Confession time! A few years ago I worked at Williams Sonoma as a culinary instructor. This meant I would teach classes, and sometimes cook things for demonstration to serve guests as they shopped around the store. The day I remember most vividly was the day after Chuck Williams passed away. Yes, the founding father of the WS enterprise passed away at the age of 100 and I just happen to work at one of his stores when this happened. The charm of it all was that to honor his passing, the manager asked me to bake madeleines which were Mr. Williams’ favorite baked good. Well, these also happen to be one of my favorite baked goods, so I was thrilled to be assigned this task.
I had actually never baked madeleines before but Williams Sonoma has numerous recipes for the little cakes on their website. It only made sense that I would choose Chuck Williams’ Favorite Madeleine Recipe, so I printed it off and began baking away. The recipe was so simple, I couldn’t really believe these special treats aren’t being baked on a weekly basis in homes all across America! Really, the only trick is the scalloped or fluted shell-shaped pan required to get the signature look, and while that may be a road-block, the recipe itself was a synch.
While working there, I took full advantage of my employee discount and bought myself two madeleine pans so recently I decided to play around with a Valentine’s version by adding beet puree to turn them a beautiful red hue. It took a few tries to get the right color without compromising the texture of the cake itself, but I think I nailed it! Just check out the color of the batter. I mean, gorgeous, right?!?
One of the most fun parts about working at Williams Sonoma is having access to all the ingredients and tools they sell in the store, so cake flour and orange-water were no issue for me at that time. However, I don’t keep either of these on hand in my home pantry. So, for this version, I started with the Classic Lemon Madeleines Recipe; also on their website. One thing I learned while working there is they have good, reliable recipes! In this particular case, I left out the lemon because I didn’t want anything covering up the flavor of the beet. To be honest, the beet flavor isn’t all that strong, but it’s really the color that captures my heart anyway! <3
In the spirit of Valentine’s day, a sweet sprinkle of powdered sugar seemed like the perfect finishing touch! These little cakes look beautiful and are addictively delicious. Package them up to take to work and share with your colleagues, or pass some around to your neighbors. They are a delightful way to share some love this Valentine’s Day!
With a Valentine’s Day twist, this recipe has been adapted from the Williams Sonoma Classic Lemon Madeleine Recipe.
- Prep Time: 10 Minutes
- Cook Time: 12 Minutes
- Total Time: 22 minutes
- Yield: 12
- Category: Dessert
- Cuisine: French
- 3 tablespoons blended beet (buy 2 small beets, about 2 ounces each)
- 4 tablespoons (1/2 stick) unsalted butter, melted
- 2 tablespoons softened butter for brushing pan
- 2 eggs
- 1/3 cup granulated sugar
- 1/4 teaspoon salt
- 1/2 teaspoon vanilla extract
- 1/4 teaspoon almond extract
- 1/2 cup + 2 tablespoons all-purpose flour, sifted (plus more for dusting the pan)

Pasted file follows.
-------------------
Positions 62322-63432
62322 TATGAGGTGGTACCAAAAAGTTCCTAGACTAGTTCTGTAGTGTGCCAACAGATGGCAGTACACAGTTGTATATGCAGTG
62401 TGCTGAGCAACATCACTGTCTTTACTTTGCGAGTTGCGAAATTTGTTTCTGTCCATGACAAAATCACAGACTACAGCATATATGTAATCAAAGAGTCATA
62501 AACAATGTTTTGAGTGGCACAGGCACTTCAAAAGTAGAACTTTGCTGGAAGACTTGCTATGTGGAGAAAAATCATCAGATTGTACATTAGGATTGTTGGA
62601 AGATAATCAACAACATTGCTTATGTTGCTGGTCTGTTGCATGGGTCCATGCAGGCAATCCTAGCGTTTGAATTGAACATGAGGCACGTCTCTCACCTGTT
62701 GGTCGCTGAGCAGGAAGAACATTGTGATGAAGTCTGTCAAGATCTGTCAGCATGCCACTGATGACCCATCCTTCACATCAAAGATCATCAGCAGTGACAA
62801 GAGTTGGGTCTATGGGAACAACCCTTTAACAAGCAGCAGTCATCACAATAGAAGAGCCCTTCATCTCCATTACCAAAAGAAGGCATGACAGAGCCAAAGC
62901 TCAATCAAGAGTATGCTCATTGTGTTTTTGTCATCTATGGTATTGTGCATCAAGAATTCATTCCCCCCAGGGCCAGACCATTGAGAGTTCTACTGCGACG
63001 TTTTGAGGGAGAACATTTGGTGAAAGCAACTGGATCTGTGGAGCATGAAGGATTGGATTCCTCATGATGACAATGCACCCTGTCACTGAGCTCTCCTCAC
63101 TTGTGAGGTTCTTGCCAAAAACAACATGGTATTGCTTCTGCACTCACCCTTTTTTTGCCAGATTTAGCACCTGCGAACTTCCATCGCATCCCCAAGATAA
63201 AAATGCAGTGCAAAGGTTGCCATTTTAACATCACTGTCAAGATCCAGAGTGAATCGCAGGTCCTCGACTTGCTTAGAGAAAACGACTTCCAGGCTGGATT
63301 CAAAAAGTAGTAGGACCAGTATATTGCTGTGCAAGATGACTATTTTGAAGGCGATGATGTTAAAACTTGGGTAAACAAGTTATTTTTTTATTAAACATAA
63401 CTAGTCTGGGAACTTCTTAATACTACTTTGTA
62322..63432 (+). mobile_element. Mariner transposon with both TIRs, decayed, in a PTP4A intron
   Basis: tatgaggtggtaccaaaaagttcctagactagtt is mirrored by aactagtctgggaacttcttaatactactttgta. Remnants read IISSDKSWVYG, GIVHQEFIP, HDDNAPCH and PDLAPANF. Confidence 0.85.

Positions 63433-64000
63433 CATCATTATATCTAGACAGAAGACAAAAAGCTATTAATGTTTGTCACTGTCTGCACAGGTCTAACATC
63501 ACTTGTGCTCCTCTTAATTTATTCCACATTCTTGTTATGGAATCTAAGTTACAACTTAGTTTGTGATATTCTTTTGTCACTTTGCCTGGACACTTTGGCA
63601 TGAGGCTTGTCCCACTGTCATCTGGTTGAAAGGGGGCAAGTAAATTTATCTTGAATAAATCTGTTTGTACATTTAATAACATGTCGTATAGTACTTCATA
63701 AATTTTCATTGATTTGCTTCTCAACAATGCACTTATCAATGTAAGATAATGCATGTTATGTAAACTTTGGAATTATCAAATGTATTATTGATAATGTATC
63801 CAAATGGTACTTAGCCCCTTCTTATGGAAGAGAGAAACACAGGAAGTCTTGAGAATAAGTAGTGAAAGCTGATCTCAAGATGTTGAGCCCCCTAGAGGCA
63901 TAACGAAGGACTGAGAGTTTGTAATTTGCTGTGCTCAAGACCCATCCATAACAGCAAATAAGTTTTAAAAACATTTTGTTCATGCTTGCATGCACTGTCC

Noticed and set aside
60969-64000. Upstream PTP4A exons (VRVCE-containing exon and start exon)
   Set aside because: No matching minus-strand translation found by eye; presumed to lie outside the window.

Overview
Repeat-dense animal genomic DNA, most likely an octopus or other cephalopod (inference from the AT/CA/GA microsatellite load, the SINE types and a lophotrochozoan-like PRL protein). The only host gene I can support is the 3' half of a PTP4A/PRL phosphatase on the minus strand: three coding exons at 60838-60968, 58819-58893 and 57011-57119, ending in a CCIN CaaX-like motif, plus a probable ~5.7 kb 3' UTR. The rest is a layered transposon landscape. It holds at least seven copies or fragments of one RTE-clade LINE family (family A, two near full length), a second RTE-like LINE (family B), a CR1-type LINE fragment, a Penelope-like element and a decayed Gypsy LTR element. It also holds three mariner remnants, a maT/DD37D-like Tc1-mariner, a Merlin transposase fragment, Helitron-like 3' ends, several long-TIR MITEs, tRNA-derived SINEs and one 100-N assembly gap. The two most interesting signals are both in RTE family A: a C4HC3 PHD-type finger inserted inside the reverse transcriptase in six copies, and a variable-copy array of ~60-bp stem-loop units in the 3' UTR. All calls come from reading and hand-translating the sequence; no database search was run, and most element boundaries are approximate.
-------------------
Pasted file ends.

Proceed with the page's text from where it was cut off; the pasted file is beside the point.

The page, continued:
- Confectioners’ sugar for dusting (optional)
Option to do ahead: Make the beet puree. Here’s how:
- Peel two small beets and roughly chop. Should yield about 2/3 cup. Place in a Vitamix container, or in a blender. Add 1/2 cup of water. Turn motor on low and slowly increase speed until beets begin to pulverize. If necessary, stop and scrape down the sides so large chunks aren’t sticking to the container. Blend again until mixture is fairly smooth. This will yield more than you need for the recipe, but all the more incentive to make a double batch of madeleines!
Now, to make the madeleines:
- Start by preheating the oven to 375 degrees.
- Place 4 tablespoons of butter in a microwave-safe dish and heat on high in short 20-second increments until melted. Allow to cool slightly.
- In the bowl of an upright mixer, measure the eggs, sugar and salt. Turn on to medium-high speed, and beat vigorously until mixture is light, fluffy and very pale yellow in color, about 3-5 minutes.
- While the eggs whip, use a pastry brush or paper towel to heavily coat each of the 12 molds in a madeleine pan with softened butter (not the melted butter). Be sure to butter every ridge. Sprinkle the molds with flour, then tilt the pan from side to side, shaking flour into each little nook and cranny. Flip the pan upside down over the sink to shake out any excess flour.
- With mixer on low speed, add vanilla and almond extracts and 3 tablespoons of beet juice/puree.
- Turn off the mixer. Stir the mixture with a spatula to ensure the beet juice isn’t settling on the bottom. Sift 1/2 cup plus 2 tablespoons of flour directly over the egg mixture, then beat on low speed just until incorporated.
- Use a rubber spatula to gently fold in half of the melted butter just until blended. Fold in the remaining melted butter.
- Divide the batter among the prepared molds, using a heaping tablespoon of batter for each mold. Fill the molds pretty fully as the batter doesn’t expand much during baking. Bake the madeleines until the tops spring back when lightly touched, 8 to 12 minutes.
- Remove the pan from the oven. Set a bakers rack over the top, then flip the rack and the pan together to invert. Rap the back of the pan to release all the little cakes. Allow the madeleines to cool on the rack until no longer warm to the touch, then sprinkle with a dusting of powdered sugar, if desired.